ABOARD AIR FORCE ONE (Reuters) - U.S. President Donald Trump said on Saturday he is likely to meet North Korean leader Kim Jong Un in January or February and that three sites for their second meeting are under consideration.
“We’re getting along very well. We have a good relationship,” Trump told reporters aboard Air Force One on his return from a G20 summit in Argentina.
Trump added that at some point he will invite Kim to the United States.
The two sides have been engaged in talks on the leaders’ second meeting after the first, unprecedented, one in Singapore in June, Reuters reported in October, citing a senior official.
The White House said in a statement on Saturday after Trump’s meeting with Chinese President Xi Jinping that they and Kim will strive “to see a nuclear free Korean Peninsula.”
The statement said Xi and Trump “agreed that great progress has been made with respect to North Korea.”
Last month, Vice President Mike Pence said Trump would push for a concrete plan outlining Pyongyang’s moves to end its arms programs.
Pence told NBC News last month the United States would not require Pyongyang to provide a complete list of nuclear weapons and locations before the second summit, but that the meeting must produce a concrete plan.
“I think it will be absolutely imperative in this next summit that we come away with a plan for identifying all of the weapons in question, identifying all the development sites, allowing for inspections of the sites and the plan for dismantling nuclear weapons,” Pence said.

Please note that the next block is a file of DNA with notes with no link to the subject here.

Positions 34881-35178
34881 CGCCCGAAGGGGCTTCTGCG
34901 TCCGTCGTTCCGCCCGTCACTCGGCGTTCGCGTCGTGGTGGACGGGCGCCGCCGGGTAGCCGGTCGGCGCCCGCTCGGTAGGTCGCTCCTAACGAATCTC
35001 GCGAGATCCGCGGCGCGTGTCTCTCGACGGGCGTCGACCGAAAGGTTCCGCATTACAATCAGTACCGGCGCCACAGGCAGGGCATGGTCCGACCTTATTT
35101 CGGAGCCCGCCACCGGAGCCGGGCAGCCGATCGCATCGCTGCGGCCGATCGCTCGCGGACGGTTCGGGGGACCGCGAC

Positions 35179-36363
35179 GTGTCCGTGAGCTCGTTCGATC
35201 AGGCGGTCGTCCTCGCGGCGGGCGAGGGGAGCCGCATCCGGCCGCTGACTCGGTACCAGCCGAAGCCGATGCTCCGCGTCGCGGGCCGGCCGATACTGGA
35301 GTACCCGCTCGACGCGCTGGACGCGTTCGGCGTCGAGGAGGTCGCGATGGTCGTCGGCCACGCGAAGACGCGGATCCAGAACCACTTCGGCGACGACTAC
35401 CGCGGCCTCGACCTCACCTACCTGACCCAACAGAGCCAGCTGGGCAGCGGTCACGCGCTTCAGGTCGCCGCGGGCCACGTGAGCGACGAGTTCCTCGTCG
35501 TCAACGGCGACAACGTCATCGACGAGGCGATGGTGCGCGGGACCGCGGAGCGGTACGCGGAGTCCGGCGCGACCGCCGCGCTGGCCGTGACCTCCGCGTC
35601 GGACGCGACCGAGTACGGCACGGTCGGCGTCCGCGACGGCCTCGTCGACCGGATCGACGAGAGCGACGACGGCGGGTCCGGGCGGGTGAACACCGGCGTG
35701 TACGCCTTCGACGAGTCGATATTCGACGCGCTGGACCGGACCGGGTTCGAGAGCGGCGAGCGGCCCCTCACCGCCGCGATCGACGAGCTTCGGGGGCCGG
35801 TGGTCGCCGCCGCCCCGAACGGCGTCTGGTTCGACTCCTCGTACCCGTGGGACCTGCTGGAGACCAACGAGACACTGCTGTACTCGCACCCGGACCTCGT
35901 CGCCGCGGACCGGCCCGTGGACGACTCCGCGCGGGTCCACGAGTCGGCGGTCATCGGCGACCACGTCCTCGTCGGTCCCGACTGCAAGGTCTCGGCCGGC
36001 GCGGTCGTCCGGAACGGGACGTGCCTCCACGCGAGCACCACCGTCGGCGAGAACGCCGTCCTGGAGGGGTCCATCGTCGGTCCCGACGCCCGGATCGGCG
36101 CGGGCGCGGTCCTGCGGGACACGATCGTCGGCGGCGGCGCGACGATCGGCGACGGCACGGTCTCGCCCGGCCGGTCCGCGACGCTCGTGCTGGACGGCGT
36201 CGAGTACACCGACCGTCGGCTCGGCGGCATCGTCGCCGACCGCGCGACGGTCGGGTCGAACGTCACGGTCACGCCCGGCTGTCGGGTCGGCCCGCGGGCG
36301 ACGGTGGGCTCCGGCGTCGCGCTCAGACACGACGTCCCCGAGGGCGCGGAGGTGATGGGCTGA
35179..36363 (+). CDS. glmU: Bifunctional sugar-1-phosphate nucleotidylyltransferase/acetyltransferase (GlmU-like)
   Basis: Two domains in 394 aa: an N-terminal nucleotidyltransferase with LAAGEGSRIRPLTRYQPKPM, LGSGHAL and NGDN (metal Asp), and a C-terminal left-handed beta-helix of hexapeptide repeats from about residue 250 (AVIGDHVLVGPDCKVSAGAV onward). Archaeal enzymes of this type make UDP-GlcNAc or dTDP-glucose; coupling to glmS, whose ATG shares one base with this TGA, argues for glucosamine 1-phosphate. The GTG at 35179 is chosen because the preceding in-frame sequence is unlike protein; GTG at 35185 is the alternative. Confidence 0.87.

Pence said last month it was essential that international sanctions pressure be maintained on North Korea until its complete denuclearization was achieved.
North Korea had been angered by Washington’s refusal to ease sanctions and has warned it could resume development of its nuclear program if the United States did not drop its campaign.
A U.S. think tank said last month it had identified at least 13 of an estimated 20 active, undeclared missile bases inside North Korea, underscoring the challenge for American negotiators hoping to persuade Kim to give up his weapons programs.
North Korea had entered into agreements with regional powers in 1994 and in 2005 to dismantle its nuclear program in return for economic benefits and diplomatic rewards, but those deals broke down after Pyongyang clandestinely continued to pursue building weapons of mass destruction.
Reporting by Roberta Rampton aboard Air Force One; writing by David Shepardson in Washington; editing by Darren Schuettler
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